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Frank Marshall vs Emanuel Lasker
New York (1924), New York, NY USA, rd 9, Mar-27
Slav Defense: Exchange Variation (D10)  ·  1/2-1/2



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Kibitzer's Corner
Jun-09-04  Calli: Marshall misses the win twice 44.Bd3! (Alekhine) and after 49...Bf4? he has the simple 52.Qxd5. Another "Great Escape" by Em Lasker.
Premium Chessgames Member
  plang: Neither Alekhine or Marshall mentioned 18..Qd8 which looks like it might have avoided some of the unpleasantness created by 19 Ne5. Marshall avoids the material-winning combination 20 Ne6..Re6 21 Qd5..Qe7 22 Bf5 because blacks 2 bishops would have given him good defensive chances. With 25 Nc6 Marshall gives up his strong N to obtain play against blacks weak e pawn (exchanging one advantage for another). 26..Qg7 was a faulty pawn sacrifice that should have cost Lasker the game. 30 Qe3 defended against the threat 30..Rh2. Instead of pushing his a pawn directly Marshall dawdles allowing Lasker counterplay. Marshall eventually creates a kingside attack that should have won. A really great fighting game.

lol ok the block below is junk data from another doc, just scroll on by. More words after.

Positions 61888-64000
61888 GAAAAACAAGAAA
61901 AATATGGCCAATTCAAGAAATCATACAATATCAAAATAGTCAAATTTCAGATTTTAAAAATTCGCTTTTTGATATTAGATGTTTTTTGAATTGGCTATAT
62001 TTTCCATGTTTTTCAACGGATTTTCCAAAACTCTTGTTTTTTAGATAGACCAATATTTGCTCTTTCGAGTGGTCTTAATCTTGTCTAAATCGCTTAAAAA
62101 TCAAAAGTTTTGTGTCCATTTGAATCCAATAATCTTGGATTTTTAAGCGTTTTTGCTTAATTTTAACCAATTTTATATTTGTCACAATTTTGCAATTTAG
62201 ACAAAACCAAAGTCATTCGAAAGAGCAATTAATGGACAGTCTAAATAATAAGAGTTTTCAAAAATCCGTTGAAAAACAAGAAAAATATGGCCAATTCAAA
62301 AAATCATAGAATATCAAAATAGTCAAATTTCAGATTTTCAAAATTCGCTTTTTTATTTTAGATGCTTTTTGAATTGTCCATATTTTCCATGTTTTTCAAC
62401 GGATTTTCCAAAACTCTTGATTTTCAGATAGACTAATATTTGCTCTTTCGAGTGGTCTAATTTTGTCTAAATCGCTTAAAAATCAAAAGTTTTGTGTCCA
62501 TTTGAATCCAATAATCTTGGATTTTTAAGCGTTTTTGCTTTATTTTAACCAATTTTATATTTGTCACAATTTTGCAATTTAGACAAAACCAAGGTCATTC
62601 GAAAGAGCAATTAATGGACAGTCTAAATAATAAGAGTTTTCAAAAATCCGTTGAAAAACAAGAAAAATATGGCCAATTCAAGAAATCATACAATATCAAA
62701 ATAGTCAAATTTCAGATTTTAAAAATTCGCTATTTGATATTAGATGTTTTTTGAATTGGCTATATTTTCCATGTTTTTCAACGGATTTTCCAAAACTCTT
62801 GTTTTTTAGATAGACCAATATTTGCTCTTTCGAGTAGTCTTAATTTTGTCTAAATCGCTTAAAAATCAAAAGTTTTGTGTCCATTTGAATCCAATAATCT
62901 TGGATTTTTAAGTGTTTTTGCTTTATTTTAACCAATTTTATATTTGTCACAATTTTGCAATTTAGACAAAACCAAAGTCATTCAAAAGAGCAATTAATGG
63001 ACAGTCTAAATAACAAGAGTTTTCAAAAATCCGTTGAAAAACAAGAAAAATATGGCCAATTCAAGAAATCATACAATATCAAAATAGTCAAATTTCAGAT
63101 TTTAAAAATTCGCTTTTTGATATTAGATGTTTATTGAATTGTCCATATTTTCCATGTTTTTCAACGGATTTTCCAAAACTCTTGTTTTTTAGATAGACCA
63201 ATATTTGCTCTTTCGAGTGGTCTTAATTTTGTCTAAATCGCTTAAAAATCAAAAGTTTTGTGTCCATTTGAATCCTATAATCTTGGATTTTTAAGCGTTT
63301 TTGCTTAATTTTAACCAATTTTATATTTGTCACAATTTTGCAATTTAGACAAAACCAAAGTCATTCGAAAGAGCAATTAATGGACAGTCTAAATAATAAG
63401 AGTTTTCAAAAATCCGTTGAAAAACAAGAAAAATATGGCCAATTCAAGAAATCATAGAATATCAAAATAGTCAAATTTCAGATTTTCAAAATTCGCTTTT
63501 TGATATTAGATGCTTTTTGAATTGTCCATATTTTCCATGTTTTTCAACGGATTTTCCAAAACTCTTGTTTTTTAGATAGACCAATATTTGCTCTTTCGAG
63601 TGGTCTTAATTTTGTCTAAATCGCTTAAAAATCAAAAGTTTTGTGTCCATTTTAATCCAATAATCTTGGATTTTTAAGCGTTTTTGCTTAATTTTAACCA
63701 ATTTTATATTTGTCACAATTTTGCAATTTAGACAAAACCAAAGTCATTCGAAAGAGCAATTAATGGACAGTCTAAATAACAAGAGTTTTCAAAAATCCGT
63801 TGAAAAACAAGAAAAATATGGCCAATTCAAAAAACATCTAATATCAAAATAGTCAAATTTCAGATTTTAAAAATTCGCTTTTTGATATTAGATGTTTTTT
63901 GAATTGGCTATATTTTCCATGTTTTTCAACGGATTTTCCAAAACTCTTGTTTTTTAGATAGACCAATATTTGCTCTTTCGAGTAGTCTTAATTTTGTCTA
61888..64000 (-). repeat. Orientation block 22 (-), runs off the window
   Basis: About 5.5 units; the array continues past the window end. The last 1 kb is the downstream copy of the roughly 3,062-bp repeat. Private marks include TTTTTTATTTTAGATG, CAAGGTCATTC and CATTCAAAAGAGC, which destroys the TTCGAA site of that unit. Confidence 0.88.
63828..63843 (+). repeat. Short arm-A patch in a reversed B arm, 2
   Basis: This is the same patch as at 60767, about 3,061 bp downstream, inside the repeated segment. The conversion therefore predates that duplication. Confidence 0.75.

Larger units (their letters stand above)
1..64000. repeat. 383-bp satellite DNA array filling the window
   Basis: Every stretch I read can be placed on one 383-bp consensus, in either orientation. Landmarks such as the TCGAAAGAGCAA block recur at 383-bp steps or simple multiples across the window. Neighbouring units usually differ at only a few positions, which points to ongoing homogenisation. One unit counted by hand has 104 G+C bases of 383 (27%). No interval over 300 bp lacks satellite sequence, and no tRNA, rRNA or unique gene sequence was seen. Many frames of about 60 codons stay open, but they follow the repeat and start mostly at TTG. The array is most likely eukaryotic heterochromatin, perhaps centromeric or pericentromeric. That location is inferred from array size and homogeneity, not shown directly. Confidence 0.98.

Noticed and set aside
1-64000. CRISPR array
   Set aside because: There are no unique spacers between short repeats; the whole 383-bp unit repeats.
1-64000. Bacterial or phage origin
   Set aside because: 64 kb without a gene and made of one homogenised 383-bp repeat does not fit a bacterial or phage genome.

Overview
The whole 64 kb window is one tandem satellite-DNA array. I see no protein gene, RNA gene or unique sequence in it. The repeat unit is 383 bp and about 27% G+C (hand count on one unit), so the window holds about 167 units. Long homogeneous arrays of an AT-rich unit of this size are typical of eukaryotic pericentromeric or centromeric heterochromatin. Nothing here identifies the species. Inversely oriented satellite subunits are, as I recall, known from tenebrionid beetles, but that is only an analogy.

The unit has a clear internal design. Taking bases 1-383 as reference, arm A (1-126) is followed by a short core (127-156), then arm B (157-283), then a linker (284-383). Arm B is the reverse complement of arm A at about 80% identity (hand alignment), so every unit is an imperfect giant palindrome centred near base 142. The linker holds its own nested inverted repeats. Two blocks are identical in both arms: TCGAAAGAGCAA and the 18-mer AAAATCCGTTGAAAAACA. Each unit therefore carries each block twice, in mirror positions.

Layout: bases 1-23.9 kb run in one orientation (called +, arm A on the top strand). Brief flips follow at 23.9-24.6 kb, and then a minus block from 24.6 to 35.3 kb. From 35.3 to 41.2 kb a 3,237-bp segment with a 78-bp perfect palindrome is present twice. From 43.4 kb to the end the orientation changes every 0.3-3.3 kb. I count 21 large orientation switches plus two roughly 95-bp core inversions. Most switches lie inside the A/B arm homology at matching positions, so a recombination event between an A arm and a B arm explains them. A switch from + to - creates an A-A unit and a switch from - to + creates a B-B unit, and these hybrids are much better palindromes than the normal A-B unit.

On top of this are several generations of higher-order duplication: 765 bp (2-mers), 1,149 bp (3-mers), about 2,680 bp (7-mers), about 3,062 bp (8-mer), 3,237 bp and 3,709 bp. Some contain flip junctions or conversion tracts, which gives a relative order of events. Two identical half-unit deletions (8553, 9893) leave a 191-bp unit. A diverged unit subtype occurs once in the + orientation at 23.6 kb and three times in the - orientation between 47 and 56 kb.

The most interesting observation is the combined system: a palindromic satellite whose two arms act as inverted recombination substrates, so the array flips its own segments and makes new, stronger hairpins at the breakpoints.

Oct-10-13  Howard: Lasker had either lost or dubious positions several times in this tournament, but lost only one game in the event (and that was to......never mind ! Look it up! He was world champion at the time.) The most notable "escape" he engineered no doubt was against the last-place finisher, Janowski. Geez ! That could have been the biggest upset of the tournament if Janowski had won, like he should have.
Jan-29-21  iron john: what if 19...ke5 ?
Premium Chessgames Member
  keypusher: <iron john: what if 19...ke5 ?> Bxe5 21.f4! Bd6 22.Ne4 ± (SF).

Premium Chessgames Member
  NM JRousselle: Capablanca was World Champion in 1924, having defeated Lasker in 1921.

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Featured in the Following Game Collections[what is this?]
Lasker survives his own blunders 25...bxc6? and 49...Bf4?
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plus 4 more collections (not shown)

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